This might be the weirdest baby announcement ever.
Our family grew by one this week (and no, I don’t mean chickens, fish, or dogs). We became parents to the sweetest little baby with the longest eye lashes and blue eyes and a sassy left hand.
We were planning on adopting again in 2016, but this, this, was very unexpected and moved very quickly. Our heads are spinning.
But, here we are.
You might be wondering how we’re feeling, aside from the fact that we went from “Let’s have another kid in late 2016” to “Let’s have a 4-month-old infant in our care in three weeks”.
I promised to be transparent in our adoption process. So here it is.
We’re exhausted, of course. The baby is in the NICU at a local hospital so we’re having to split our time and coordinate to make sure that our eldest’s life isn’t completely turned upside down. This adoption has been harder emotionally, because I’m beginning to get a tiny understanding of what adoption is and the depth and complexity of feelings involved.
Let me explain.
So often, adoption is presented from an adoptive standpoint parent.
“Adoption rocks! Adoption is happy! Look at these beautiful kids that we have. We have a baby! Whoo hoo!”
So often, complex truths about adoption are ignored. If you listen to the voices of adoptees, some are happy they were adopted, some are really troubled by their adoption, many are both at different times. Feelings are complex and ever-changing. Why we expect adoptees to only be happy about a likely traumatic part of their lives is crazy.
So often, first families are ignored, as if the children arrived on Earth via stork. It was impossible for me to ignore that fact with our newest adoption, as we met with the first parents several times before we even met the baby. We were invested in making sure that they had all the support they needed to make a decision, whatever the outcome. They are (and will be) a huge part of his life. I cannot forget about them. We are communicating daily right now about the health and well-being of this baby. This adoption was a package deal. I’ve come to realize that our oldest’s adoption was a package deal, as well, although it looks a little different.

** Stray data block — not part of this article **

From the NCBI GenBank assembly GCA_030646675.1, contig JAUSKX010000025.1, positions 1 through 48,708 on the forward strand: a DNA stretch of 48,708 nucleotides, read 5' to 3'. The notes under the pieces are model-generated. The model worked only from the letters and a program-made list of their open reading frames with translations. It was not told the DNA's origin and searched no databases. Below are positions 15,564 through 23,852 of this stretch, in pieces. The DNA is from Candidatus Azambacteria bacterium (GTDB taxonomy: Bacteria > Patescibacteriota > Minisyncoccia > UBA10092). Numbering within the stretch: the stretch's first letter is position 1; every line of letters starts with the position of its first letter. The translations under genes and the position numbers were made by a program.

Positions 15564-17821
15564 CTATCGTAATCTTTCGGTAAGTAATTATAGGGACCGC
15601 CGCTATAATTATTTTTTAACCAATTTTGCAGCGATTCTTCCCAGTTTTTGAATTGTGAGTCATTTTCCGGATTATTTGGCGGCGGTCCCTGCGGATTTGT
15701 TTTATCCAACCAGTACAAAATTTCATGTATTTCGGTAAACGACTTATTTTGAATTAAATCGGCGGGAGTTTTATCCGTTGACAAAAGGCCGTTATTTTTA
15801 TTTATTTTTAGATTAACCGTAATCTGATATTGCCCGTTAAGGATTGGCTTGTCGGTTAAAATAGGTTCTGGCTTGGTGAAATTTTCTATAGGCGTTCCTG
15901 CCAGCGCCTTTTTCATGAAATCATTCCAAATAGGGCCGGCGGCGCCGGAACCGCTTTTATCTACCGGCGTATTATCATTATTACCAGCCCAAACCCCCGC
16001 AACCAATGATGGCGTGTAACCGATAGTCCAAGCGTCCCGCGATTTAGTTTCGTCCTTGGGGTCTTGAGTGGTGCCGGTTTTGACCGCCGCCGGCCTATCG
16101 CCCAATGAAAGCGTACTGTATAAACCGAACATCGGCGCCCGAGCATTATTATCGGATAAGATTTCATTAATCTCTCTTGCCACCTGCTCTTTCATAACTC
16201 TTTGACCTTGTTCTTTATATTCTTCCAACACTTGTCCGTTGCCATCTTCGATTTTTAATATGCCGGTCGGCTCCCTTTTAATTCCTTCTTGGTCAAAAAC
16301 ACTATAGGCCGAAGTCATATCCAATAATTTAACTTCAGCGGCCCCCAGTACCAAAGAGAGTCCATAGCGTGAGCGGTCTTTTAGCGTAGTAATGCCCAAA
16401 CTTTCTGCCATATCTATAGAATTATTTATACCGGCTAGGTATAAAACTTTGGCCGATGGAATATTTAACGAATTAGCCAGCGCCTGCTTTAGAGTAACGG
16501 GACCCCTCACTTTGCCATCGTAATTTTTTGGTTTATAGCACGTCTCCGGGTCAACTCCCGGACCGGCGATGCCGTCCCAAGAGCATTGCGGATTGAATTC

My children did not miraculously appear out of thin air and for me to ignore that truth would be doing them (and their first families) a grave disservice.
The world asks adoptees to be thankful and first parents to be selfless. It makes adoptive parents into saviors (I can promise you that we’re not. Ask my son. Please.) It silences “bad” feelings and only encourages “good” ones. Those are all big burdens to bear.
But it happens over and over again.
There are so many adoptee and first parent (birthparent) blogs that you can read to understand how complex adoption can be. (Here’s a list of blogs that I follow.) Please, listen to those voices. For good reasons, they have BIG feelings. It’s not always easy to hear them, but we must, if we are to love the way that we should.
That’s how I’m feeling currently. Of course, the new baby is adorable. Of course, we’re excited about this new turn of events. But, we’re not only those things. Adoption is complicated. (Are you sensing a theme?)
Maybe you’re thinking, “Geez, Beth, thanks for harshing my mellow. I was all ready to push my fists into my eye sockets and sing a celebratory song about your new baby. Now, I just feel…ugh.”
I understand. I’ve harshed your mellow. Here’s what I have to say to you.
Thanks for letting your mellow be harshed. It means that you’re listening. It means that you can be a better friend and advocate to our family, specifically my children. Adoption is not rainbow farts and unicorn sneezes. It is complex, complicated, and ever-changing. If your mellow is harshed, you’re understanding a tiny bit of what my children and my sons’ mothers and fathers have gone through and will continue to feel throughout their lifetimes. You’re listening with your whole heart.
We love you guys. Thank you for journeying with us.